On Tuesday, the veterans, military family members and their supporters were on their sixth day outside the Capitol. They were clustered under a few trees in the blessed shade just beyond the Capitol’s east plaza on a morning that was already sweltering. They were there to shame the Senate into passing the PACT Act, which extends health-care benefits to veterans who were exposed to toxins from the enormous pits in which the military regularly disposed of waste. Those burning garbage dumps have been linked to cancers, sleep apnea, and other respiratory and neurological ailments. Indeed, President Biden has noted that his son Beau served overseas near such a site and later died of a brain tumor. And so it was not surprising to see an activist holding a cardboard sign shaped like a tombstone that bore the words, “the troops.” Another sign warned: “vets are dying.”
A lot of Americans come to Capitol Hill to make a case for their interests or to raise awareness about looming emergencies. But these activists faced particularly galling circumstances. The Senate had passed the PACT Act back in June with an 84-14 vote, but it had been changed somewhat in the House; so last week the Senate had to vote again, and the second time around the dizzying carousel that is the legislature, the vote was 55-42. This might still seem like a win for veterans, but basic math isn’t so basic in the Senate because of the filibuster, which requires 60 votes before a bill can turn into a law. The legislation stalled and these determined citizens from Virginia and North Carolina and New York were sweating it out on the grass trying to get senators to give veterans something more tangible than a mere “thanks” for their service.[...]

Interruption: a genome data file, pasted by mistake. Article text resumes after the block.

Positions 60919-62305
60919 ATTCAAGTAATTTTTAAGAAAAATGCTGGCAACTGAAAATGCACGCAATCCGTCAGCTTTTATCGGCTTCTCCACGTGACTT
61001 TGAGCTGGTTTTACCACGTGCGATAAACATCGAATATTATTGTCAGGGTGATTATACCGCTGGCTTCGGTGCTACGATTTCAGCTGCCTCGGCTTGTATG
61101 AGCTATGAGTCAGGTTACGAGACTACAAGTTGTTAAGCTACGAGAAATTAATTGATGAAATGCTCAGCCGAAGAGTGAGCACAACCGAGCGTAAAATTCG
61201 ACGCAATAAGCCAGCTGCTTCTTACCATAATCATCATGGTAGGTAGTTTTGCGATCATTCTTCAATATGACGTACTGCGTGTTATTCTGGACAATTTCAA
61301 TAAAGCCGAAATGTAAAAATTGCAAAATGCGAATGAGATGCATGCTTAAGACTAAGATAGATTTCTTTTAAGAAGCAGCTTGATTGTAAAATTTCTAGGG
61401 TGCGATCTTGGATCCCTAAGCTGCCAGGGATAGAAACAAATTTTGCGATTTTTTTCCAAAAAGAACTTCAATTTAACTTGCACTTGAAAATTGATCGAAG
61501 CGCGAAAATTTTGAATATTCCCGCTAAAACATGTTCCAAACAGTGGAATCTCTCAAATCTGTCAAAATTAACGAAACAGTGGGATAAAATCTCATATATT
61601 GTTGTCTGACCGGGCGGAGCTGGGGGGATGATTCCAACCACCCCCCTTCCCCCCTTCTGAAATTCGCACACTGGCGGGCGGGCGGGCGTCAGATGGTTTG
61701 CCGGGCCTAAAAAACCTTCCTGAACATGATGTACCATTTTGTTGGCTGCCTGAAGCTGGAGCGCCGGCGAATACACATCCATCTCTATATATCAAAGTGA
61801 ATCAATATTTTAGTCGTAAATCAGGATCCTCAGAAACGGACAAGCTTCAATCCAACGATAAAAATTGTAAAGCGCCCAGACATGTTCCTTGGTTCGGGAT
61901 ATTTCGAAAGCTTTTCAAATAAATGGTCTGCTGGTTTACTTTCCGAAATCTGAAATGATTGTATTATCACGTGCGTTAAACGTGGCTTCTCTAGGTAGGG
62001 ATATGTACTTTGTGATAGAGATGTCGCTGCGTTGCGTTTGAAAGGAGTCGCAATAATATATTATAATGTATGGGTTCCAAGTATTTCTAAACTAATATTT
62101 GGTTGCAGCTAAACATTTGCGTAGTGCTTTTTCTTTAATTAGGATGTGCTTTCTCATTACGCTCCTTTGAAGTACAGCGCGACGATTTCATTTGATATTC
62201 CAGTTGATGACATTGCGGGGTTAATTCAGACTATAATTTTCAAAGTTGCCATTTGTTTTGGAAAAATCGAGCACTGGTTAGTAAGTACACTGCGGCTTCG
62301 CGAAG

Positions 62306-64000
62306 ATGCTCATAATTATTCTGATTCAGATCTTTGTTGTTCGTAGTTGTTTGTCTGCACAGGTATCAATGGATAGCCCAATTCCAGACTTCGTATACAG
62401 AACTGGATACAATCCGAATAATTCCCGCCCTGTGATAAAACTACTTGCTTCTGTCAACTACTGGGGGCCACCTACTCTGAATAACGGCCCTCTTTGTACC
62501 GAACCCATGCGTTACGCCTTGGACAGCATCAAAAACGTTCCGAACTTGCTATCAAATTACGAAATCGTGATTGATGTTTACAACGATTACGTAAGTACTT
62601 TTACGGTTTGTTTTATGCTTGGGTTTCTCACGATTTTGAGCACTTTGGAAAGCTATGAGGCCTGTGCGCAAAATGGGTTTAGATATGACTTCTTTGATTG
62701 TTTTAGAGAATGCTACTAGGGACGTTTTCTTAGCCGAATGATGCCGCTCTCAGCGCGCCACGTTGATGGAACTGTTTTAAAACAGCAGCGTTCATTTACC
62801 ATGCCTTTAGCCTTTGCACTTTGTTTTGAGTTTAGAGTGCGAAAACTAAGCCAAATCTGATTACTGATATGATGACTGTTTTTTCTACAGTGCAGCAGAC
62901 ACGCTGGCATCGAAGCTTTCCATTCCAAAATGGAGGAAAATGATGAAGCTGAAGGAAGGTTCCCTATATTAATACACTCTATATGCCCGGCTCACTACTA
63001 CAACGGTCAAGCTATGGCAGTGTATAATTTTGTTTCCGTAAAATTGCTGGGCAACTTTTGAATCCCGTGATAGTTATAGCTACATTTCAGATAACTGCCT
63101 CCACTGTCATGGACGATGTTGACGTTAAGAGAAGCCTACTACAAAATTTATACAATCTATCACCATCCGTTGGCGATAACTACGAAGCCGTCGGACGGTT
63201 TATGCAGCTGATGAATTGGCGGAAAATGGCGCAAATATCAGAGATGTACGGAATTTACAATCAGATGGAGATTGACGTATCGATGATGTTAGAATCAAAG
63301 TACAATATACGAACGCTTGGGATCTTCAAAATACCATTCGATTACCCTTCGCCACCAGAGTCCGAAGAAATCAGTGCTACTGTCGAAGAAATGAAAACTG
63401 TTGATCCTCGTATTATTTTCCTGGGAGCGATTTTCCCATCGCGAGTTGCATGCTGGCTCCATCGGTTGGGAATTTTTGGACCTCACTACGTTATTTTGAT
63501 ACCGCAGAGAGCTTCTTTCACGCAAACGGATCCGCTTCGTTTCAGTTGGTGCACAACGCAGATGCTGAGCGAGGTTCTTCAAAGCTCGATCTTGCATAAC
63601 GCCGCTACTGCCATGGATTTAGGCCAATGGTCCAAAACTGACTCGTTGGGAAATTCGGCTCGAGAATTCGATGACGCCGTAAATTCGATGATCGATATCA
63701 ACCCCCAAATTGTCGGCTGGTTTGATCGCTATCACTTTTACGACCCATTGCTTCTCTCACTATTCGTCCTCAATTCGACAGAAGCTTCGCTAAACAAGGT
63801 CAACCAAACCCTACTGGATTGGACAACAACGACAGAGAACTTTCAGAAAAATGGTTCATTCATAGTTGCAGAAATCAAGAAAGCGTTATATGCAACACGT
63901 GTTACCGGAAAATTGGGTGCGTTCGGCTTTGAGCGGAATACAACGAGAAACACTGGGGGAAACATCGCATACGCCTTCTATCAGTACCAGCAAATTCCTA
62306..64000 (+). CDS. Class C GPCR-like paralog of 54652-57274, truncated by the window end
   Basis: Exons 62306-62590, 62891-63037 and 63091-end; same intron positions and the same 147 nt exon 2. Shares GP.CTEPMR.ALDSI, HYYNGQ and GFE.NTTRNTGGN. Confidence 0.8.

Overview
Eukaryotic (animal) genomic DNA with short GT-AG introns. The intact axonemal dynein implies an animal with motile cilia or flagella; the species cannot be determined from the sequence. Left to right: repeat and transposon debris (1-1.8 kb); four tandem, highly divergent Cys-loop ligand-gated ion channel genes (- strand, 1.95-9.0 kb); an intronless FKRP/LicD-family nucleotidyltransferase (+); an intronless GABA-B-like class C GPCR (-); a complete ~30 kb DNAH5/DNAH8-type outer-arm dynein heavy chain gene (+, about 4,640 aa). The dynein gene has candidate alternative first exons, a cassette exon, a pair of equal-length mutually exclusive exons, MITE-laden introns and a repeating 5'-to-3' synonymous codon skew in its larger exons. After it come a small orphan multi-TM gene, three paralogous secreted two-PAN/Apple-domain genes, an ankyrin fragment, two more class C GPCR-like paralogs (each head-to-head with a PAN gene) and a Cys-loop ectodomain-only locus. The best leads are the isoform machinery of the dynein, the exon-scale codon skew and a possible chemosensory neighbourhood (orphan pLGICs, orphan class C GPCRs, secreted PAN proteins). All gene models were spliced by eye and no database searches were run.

In our democracy, there’s every reason to be proud of the people’s ability to protest and have their demands met. But in the process of making their voices heard on this subject, there have been constant reminders of just how loathe those in power are to listening to voices other than their own. As the bill — and amendments — were considered on the Senate floor, Rand Paul (R-Ky.), explained how he wanted to pay for the veterans’ health care by calling a 10-year moratorium on foreign aid distributed by USAID. Then he rattled off a list of the aid group’s expenditures that, based on the snarling disgust in his tone, he deemed offensively wasteful: encouraging tourism in Tunisia, teaching Korean students about climate change and encouraging millions of Filipinos to go to school. His colleagues did not approve of Paul’s amendment.
Jonathan Capehart, also of The Washington Post, says that for all of Sen. Josh Hawley’s “concern” about masculinity, what he is really selling is more racial resentment.